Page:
Published: 27 Sep 2017

Rethinking gold’s role in the economy

Most modern economists today do not consider gold as anything but a commodity; since the invention of paper money, and technological advances that make blips on your computer equivalent to money (when you go online and pay your bills, or engage in online banking), gold was the one store of value that nations treated as money.

In 1991, when the Indian government had enough foreign exchange reserves to cover just a few weeks of imports – primarily oil, without which the economy could grind to a halt – we had to pledge a part of our gold reserves to raise enough money that would restore confidence amongst global bankers that we would be able to meet our trade payment obligations.

History has shown that only gold retains its value during wars and upheavals, changes of empires and Governments, and during times of crisis. True, officially gold is held to be of only industrial value; but it is the oldest and most respected currency in the world and the only one respected when national paper monies lose value.

In India, private holdings of gold – by families and individuals mainly – amount to a shade over 10 per cent of all the gold ever mined, according to several assessments and studies. The number is roughly 24,000 metric tonnes in the form of jewellery, coins and bars. The Government of India, at times, has sought to monetise at least a part of the private holdings, but without too much success.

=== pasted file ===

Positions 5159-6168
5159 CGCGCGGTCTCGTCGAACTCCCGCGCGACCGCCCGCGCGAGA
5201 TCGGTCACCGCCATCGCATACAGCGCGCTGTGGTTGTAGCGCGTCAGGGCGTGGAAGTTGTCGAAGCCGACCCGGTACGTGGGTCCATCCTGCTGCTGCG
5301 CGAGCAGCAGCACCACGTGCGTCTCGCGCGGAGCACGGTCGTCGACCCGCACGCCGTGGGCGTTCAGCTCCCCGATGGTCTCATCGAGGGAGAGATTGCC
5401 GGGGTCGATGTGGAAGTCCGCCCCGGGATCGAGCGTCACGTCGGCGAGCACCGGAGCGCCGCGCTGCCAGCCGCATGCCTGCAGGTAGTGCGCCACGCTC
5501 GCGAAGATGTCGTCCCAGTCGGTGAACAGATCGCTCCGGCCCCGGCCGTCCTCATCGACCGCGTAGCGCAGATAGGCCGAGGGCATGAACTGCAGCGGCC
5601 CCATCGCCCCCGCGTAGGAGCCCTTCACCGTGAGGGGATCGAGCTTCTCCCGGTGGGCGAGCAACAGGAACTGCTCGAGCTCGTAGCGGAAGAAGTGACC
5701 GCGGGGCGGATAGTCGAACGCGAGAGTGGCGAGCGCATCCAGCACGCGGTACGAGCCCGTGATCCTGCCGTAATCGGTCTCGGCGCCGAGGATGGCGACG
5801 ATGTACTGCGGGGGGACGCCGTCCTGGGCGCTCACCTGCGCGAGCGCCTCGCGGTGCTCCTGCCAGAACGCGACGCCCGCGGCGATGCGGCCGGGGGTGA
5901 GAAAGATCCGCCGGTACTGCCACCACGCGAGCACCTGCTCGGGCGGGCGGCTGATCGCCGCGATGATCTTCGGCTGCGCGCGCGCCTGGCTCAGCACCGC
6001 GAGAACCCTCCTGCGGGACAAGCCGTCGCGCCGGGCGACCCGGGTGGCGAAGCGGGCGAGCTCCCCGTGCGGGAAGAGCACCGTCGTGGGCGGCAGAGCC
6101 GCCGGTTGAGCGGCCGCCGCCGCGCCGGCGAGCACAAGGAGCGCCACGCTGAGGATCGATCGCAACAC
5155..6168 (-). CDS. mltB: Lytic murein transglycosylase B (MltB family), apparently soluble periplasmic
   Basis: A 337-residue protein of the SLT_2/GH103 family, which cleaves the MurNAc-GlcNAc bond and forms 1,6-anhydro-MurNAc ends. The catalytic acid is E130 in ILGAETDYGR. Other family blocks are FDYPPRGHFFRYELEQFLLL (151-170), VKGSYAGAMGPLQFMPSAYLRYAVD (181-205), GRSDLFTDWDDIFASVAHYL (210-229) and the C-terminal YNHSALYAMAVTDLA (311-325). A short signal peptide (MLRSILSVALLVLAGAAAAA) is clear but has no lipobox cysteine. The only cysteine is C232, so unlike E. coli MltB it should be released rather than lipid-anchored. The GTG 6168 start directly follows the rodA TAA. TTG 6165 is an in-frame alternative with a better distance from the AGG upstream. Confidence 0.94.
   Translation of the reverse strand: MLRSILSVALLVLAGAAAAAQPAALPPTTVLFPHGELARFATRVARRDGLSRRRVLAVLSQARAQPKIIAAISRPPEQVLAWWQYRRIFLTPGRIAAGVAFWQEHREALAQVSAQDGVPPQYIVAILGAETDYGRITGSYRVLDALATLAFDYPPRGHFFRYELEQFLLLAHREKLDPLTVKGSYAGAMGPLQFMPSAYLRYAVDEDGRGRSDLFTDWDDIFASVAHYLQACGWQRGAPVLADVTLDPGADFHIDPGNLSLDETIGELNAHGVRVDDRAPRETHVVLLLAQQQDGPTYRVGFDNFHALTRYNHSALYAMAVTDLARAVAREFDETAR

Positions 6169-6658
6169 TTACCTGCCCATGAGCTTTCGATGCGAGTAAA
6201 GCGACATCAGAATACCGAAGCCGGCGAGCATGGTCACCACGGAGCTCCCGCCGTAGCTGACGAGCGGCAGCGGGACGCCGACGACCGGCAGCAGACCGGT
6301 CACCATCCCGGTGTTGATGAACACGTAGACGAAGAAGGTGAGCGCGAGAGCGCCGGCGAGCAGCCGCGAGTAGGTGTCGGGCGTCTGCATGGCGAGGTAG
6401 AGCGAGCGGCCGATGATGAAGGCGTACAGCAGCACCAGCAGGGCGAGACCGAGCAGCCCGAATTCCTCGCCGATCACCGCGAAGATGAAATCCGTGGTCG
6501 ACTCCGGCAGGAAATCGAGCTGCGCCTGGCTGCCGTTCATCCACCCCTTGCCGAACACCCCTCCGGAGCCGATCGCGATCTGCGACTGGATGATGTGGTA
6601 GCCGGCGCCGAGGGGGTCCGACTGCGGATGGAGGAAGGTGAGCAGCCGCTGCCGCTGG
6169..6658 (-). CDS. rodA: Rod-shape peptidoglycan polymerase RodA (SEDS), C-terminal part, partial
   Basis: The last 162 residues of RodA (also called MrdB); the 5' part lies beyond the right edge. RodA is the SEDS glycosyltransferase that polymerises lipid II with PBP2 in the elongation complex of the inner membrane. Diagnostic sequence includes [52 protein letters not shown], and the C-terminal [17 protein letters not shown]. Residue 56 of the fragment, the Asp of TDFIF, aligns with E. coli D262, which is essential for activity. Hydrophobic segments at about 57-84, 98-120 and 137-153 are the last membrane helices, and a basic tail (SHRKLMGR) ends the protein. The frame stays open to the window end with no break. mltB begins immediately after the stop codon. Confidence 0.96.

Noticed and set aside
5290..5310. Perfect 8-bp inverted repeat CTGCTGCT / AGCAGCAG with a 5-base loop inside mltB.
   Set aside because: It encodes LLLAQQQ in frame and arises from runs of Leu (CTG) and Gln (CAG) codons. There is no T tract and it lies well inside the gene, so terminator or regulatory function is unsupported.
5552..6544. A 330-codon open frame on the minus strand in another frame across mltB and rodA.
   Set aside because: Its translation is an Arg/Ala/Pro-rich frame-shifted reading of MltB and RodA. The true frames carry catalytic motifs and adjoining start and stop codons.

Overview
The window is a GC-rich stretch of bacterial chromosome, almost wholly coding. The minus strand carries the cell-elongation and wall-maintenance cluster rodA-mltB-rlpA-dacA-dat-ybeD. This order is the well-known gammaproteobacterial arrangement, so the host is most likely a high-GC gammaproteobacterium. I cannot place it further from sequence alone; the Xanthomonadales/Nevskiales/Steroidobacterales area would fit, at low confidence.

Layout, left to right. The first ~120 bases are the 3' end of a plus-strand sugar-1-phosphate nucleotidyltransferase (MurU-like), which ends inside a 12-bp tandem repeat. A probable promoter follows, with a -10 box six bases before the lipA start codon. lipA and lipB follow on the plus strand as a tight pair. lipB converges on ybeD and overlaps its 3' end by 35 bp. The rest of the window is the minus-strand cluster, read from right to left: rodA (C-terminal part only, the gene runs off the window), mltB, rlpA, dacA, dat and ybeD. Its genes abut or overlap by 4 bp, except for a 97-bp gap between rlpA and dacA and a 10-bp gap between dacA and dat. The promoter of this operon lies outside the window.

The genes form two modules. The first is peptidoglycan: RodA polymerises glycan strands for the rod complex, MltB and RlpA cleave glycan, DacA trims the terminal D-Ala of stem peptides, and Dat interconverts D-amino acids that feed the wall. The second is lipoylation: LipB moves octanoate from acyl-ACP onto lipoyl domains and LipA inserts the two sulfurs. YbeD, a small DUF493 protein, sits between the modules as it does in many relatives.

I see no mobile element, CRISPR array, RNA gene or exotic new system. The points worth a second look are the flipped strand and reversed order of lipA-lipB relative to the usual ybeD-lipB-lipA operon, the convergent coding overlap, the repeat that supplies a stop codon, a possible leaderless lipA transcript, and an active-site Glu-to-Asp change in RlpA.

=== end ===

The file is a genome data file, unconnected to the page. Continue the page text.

There is no doubt that the conversion of savings held as gold into investment capital can make a huge difference to India’s growth prospects. Policymakers in India worry about the impact of unchecked gold imports, and the impact of the country’s current account and balance of trade, especially in these difficult global economic conditions. However, thinking of gold as just another commodity is not the answer either.

Despite everything, there is a difference in attitudes towards gold in the Western world and in the East. When gold is referred to as money, especially in the United States, people demonstrate incredulity and even scorn. In the East, however, nations and individuals accumulate gold as a store of wealth; in some countries like India, it is revered.

Behavioural economics identifies biases and how they impact economic behaviour. One such bias is the safe value bias, which is specific to gold; the yellow metal provides the highest security in troubled periods. The bias represents investors judgment against uncertainty.

Given the intricate and complex relation that Indians have towards gold that spans economics, culture and tradition – and that influences their behaviour – perhaps it makes sense to reimagine the role that gold can play in our economy.